The issues facing Alaska voters this year go deeper than how big the dividend will be, where the Legislature will meet, and the alternative voting election system referendum. I hope citizens will think ahead about how the choices we make will impact their grandchildren.
Voters, like all of us human creatures, are more swayed by myths than facts. Myths are not all bad, but some myths keep us trapped in destructive behaviors and unhealthy habits. The health impact of tobacco is one recent example where scientific facts are slowly overcoming centuries of myth-based habit. In our governor's campaign, the myth that a woman is not up to executive leadership also impacts our public health. Volumes of scientific facts about healthy child development fill our libraries, schools, universities, and thousands of Alaska homes. Professional organizations like the American Academy of Pediatrics, the Association for Education of the Young Child, and Children's Section of the American Bar Association, continue to educate their members and the public at large about the crucial first three to five years of human life, starting from conception. Several other states have begun to make early childhood development high public policy priority. Alaska is among them. Lt. Gov. Fran Ulmer is one of the major contributors to this public policy in our state.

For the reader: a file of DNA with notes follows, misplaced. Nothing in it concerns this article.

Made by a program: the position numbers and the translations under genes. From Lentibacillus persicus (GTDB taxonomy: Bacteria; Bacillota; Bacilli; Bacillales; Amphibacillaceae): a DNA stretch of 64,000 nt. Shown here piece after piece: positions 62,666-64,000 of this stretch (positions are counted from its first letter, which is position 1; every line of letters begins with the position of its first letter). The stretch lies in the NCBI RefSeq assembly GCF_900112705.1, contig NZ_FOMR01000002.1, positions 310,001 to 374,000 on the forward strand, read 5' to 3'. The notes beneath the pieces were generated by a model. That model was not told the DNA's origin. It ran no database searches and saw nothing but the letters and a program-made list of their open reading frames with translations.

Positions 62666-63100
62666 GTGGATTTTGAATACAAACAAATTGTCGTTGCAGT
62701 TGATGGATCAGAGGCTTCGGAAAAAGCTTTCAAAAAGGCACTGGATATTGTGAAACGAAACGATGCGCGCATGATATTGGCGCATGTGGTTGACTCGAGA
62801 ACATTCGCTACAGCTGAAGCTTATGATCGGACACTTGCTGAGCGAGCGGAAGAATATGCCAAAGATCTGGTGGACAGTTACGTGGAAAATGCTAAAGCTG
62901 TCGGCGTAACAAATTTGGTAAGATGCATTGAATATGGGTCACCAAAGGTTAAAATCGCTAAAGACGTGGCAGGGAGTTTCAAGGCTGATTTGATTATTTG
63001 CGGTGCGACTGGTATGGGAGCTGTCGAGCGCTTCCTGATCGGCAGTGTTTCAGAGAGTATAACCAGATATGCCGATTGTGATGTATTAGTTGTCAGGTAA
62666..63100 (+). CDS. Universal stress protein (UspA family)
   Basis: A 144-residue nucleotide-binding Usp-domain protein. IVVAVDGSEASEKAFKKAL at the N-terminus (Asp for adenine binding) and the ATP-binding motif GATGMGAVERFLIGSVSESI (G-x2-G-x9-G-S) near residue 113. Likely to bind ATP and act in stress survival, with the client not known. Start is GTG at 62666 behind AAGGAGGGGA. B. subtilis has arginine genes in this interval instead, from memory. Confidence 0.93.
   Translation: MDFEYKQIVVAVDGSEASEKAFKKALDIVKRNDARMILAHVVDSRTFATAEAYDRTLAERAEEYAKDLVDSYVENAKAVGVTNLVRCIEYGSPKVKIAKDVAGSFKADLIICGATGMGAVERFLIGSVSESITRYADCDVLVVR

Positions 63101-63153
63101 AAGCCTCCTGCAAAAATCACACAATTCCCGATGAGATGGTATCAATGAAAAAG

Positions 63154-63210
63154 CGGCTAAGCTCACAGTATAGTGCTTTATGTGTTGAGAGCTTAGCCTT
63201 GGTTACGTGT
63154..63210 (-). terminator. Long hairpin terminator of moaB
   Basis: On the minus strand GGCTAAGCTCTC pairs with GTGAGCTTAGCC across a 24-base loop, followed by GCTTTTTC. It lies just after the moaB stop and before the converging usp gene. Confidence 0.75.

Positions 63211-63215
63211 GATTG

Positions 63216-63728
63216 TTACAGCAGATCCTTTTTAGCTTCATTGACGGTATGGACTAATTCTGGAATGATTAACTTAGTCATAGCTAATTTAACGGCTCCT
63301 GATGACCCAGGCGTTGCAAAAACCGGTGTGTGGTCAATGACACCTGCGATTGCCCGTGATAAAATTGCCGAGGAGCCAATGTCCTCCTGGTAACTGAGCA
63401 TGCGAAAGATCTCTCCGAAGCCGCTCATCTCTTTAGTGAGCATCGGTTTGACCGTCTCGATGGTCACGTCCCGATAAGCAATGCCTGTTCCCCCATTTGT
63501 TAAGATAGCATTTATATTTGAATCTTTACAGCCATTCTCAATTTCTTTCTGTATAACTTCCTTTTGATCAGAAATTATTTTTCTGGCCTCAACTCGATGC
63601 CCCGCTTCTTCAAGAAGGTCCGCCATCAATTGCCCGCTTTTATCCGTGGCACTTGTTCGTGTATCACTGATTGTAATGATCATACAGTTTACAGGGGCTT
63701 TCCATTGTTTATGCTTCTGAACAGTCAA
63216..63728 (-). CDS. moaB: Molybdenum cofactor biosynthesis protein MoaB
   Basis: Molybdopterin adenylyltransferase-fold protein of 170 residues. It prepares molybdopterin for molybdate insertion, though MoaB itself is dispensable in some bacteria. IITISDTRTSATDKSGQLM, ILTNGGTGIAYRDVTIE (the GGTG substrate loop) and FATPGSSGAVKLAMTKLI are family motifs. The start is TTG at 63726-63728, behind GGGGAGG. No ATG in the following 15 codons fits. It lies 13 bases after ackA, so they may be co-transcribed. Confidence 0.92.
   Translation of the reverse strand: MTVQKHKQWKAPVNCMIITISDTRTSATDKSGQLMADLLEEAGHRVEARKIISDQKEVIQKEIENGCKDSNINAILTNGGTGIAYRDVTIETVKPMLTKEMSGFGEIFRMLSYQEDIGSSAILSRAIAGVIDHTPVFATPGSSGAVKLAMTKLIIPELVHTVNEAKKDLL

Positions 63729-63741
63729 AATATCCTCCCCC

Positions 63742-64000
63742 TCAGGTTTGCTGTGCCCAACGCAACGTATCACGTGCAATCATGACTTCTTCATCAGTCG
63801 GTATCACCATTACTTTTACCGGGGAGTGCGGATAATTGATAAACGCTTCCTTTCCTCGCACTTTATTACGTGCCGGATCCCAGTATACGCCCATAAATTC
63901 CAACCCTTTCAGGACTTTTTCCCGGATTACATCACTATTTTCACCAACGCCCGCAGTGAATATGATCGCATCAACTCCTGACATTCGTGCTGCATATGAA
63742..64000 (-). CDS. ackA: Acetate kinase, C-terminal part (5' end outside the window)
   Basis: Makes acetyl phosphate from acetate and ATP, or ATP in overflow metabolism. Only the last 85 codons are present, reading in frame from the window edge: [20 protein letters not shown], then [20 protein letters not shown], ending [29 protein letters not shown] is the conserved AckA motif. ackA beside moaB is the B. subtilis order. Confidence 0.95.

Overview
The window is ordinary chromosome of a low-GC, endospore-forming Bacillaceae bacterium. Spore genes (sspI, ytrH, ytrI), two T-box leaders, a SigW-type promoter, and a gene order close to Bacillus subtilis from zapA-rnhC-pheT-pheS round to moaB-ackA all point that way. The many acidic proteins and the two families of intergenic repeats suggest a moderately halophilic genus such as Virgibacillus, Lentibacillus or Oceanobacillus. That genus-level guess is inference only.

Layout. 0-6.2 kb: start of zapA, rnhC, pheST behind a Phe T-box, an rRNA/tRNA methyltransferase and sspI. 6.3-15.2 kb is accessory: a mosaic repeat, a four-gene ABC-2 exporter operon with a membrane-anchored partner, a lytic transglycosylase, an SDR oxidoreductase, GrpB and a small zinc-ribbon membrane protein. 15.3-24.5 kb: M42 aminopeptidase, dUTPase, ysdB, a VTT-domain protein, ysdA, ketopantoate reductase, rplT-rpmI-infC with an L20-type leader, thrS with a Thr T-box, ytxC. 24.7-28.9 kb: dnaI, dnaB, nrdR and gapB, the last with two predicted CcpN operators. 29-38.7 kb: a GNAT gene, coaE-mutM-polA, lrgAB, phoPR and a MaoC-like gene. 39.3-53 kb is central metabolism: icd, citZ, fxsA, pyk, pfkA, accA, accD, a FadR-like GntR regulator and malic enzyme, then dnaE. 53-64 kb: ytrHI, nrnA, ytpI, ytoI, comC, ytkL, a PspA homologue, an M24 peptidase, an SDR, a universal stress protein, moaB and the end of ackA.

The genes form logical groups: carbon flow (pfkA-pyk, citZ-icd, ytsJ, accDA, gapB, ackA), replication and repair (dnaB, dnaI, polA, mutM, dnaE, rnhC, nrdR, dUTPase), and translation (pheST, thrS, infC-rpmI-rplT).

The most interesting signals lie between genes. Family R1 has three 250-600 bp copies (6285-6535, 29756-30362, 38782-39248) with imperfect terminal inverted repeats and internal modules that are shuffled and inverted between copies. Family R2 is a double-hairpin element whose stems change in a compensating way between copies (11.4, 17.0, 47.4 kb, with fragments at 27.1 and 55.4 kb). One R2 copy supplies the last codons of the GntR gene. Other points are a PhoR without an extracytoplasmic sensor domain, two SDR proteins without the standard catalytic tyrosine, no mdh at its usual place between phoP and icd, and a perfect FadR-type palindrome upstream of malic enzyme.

Women grasp the importance of such policies. Women are excellent executives as childcare providers, assuring health care maintenance and stimulating intelligence in babies and toddlers. Women understand there is more strength in teamwork. Women know consensus succeeds more than conflict. They begin to practice real politics - the local and everyday getting along and making life better kind - in nursery schools, church schools, and kindergarten. The fact of women's executive leadership skills is strong enough to shatter old myths. Fran Ulmer is more than up to being Alaska's next governor. She is as qualified as any Alaskan has ever been for this job. Please think about how Alaska will be for your grandchildren when you are deciding on your vote. Encourage your friends and neighbors to also make children their highest voting priority.
George W. Brown, M.D.